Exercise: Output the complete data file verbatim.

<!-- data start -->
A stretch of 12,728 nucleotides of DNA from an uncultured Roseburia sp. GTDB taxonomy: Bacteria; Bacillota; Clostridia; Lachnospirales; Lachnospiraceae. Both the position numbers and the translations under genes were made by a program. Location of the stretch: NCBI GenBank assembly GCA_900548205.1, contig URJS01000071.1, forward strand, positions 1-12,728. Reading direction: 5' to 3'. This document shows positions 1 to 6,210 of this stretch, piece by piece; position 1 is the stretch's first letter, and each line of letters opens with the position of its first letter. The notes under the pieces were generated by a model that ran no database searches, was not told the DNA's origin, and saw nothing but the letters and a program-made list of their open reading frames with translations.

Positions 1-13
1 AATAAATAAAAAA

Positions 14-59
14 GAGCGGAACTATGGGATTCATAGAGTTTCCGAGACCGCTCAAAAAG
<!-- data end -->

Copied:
A stretch of 12,728 nucleotides of DNA from an uncultured Roseburia sp. GTDB taxonomy: Bacteria; Bacillota; Clostridia; Lachnospirales; Lachnospiraceae. Both the position numbers and the translations under genes were made by a program. Location of the stretch: NCBI GenBank assembly GCA_900548205.1, contig URJS01000071.1, forward strand, positions 1-12,728. Reading direction: 5' to 3'. This document shows positions 1 to 6,210 of this stretch, piece by piece; position 1 is the stretch's first letter, and each line of letters opens with the position of its first letter. The notes under the pieces were generated by a model that ran no database searches, was not told the DNA's origin, and saw nothing but the letters and a program-made list of their open reading frames with translations.

Positions 1-13
1 AATAAATAAAAAA

Positions 14-59
14 GAGCGGAACTATGGGATTCATAGAGTTTCCGAGACCGCTCAAAAAG